These are some of our findings when playing around with ev3dev.
Recalibrate the Gyro drift
The EV3 gyro calibrates itself on power-up, but this calibration may be incorrect if the gyro is moving during this time. To re-calibrate the gyro drift, there are 3 ways…
- Unplug and re-plug the gyro
- Change the mode (eg. from rate to angle) (only works for models ending with N2 or N3)
- Reset the port (works with models ending with N4 to N8)
(Credits to the Seshan brothers for the info on re-calibration method for different model numbers)
The first and second is trivial. To do the third in EV3DEV, you’ll need to change the port mode (…NOT the sensor mode).
from ev3dev2.port import * legoPort = LegoPort('in1') legoPort.mode = 'auto'
..but after doing the reset, it will take a few seconds before the gyro is available. Sometimes, the gyro will not become available and you’ll need to do the reset again. To make it easier, you can use the following function to reset the port and automatically retry until the gyro is detected. Your gyro must be stationary when running this function.
from ev3dev2.port import * from ev3dev2.sensor.lego import * import time def resetGyro(port, timeout=-1): endTime = time.time() + timeout while True: print('Resetting port') legoPort = LegoPort(port) legoPort.mode = 'auto' for _ in range(10): if time.time() > endTime and timeout > 0: print('Reset failed. Timeout reached') return time.sleep(1) try: GyroSensor(port) print('Gyro detected') return except: print('Gyro not detected. Trying again.') print('Reset failed. Resetting again.') resetGyro('in1')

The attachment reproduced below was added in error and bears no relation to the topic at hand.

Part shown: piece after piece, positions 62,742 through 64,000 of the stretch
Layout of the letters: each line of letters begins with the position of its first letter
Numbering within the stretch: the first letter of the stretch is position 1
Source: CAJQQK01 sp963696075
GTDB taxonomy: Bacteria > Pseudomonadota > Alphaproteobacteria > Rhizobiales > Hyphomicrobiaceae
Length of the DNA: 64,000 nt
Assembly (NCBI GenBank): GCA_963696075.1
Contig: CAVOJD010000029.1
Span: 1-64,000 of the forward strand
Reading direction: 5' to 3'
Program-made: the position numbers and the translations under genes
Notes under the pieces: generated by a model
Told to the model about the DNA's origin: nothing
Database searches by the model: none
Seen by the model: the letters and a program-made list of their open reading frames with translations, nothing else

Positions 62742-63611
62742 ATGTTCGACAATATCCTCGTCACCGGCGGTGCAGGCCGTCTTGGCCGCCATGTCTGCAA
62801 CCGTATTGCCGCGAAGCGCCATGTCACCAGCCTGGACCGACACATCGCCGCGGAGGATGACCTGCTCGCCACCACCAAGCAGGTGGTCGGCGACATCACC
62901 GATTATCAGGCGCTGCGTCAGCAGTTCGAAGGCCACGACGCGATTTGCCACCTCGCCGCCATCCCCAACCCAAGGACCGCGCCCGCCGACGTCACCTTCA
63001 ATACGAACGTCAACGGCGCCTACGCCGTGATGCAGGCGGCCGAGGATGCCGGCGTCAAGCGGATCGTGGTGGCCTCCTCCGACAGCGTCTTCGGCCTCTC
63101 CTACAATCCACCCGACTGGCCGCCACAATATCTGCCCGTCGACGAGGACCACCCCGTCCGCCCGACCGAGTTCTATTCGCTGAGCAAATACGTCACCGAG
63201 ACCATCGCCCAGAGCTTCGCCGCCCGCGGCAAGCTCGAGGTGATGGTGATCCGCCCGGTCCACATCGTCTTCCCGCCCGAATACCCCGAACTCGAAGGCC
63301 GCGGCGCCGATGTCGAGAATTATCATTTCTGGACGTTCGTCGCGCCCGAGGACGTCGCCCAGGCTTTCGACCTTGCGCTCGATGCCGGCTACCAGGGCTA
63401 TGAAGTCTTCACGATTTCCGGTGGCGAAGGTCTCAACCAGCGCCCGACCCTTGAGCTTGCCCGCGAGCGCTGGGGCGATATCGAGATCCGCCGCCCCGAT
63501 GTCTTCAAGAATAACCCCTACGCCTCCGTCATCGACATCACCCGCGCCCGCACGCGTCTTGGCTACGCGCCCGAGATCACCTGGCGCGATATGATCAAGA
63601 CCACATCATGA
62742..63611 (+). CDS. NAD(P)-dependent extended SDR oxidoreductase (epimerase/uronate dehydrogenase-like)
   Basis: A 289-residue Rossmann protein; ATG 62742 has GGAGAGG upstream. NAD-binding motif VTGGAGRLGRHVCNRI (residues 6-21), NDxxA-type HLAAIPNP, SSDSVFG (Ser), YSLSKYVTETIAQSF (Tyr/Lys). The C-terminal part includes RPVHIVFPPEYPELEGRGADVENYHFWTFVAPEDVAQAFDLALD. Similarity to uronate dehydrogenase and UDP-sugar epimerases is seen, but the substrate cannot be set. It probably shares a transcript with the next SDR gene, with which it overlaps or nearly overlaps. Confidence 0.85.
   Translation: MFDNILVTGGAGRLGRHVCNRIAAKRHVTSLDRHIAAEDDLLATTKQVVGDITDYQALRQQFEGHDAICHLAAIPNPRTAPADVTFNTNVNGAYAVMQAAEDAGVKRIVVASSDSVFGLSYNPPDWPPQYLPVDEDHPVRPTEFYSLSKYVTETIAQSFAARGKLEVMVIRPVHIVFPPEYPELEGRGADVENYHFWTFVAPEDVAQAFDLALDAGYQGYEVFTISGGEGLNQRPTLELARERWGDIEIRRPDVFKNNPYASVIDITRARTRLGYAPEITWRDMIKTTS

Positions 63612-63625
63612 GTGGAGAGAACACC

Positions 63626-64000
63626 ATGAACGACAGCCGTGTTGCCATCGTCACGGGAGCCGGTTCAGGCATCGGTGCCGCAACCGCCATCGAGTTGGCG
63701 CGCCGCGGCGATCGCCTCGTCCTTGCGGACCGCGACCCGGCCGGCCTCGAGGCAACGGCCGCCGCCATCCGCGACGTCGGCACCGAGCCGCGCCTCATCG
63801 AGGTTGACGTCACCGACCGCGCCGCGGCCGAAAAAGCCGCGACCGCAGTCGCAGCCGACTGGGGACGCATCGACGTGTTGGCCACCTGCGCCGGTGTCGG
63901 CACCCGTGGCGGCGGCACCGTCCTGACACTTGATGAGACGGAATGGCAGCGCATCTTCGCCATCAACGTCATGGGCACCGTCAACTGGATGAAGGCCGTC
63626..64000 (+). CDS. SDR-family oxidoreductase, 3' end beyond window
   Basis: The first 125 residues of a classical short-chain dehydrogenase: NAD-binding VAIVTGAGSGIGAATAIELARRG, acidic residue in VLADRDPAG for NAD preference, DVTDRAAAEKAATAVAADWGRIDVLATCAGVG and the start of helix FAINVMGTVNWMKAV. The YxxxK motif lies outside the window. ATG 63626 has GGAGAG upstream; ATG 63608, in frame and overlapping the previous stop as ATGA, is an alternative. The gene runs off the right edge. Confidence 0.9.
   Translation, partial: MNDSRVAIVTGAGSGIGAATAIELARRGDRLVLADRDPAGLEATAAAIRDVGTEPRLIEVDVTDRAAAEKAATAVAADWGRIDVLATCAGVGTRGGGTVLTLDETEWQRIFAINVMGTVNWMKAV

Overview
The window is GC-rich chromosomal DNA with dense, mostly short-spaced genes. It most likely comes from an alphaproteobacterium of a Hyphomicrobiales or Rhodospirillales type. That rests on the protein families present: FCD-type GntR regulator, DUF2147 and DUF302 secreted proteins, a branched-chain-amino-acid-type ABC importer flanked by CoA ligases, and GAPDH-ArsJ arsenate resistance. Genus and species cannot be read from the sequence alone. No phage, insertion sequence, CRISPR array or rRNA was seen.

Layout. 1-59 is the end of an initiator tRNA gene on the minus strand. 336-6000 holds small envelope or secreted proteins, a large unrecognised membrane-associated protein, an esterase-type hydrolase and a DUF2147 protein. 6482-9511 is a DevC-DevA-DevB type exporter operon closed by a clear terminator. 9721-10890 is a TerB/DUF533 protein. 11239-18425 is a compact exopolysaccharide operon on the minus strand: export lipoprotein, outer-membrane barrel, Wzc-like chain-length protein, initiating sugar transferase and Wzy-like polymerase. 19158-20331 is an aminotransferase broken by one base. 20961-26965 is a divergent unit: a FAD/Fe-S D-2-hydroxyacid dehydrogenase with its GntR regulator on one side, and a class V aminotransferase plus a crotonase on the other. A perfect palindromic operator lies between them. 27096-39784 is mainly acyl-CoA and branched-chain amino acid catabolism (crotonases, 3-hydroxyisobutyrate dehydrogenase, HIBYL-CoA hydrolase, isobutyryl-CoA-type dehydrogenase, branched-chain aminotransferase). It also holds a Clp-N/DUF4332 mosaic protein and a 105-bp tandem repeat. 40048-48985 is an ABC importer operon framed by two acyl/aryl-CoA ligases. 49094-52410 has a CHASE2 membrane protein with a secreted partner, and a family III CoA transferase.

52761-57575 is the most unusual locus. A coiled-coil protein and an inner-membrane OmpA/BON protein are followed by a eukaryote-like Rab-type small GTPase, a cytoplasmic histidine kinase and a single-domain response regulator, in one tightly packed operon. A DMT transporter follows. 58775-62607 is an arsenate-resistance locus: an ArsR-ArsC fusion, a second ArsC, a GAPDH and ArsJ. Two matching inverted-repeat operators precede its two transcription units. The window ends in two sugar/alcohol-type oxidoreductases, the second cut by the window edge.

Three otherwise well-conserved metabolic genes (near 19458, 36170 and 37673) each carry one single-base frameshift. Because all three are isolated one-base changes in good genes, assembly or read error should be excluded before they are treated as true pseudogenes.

The calibration is within the sensor itself, and will stay until the port is reset again or the gyro is powered off. This means that you can run the above program independently, and all programs run after it will see a properly calibrated gyro.
ev3dev is slow
Tested on ev3dev-jessie-2017-09-14. Performance may have improved on newer versions.
Performance is especially poor when using the default python ev3 modules. A simple two-sensor line following program can run as slow as 30 loops per second, compared with 300+ loops per second on LeJOS and 400+ on EV3-G. Using ev3fast.py will improve performance to 200+ loops per second, and supports nearly all EV3 sensors.
Unless your project requires high speed, this should not be a deciding factor on whether you should use ev3dev or some other firmware. The benefit of having support for just about any programming language can easily out-weight the performance drawbacks.
LED operations can severely slow the system down
Operations that changes the ev3’s built in LED (eg. turning them on or off), can cause a severe system slowdown. This slow down persists even after your program terminates, and it stacks with every LED operations.
If your program calls an LED operations every loop (eg. to set color or turn them on/off), you may find your program slowing down to as low as 4 loops per second. Even after the program ends, the slow down will continue to affect the entire system and any program that you run, and it may last for several minutes.
If your program needs to use the LED, it should keep track of the LED state and only send the LED commands if there is a change from the current state.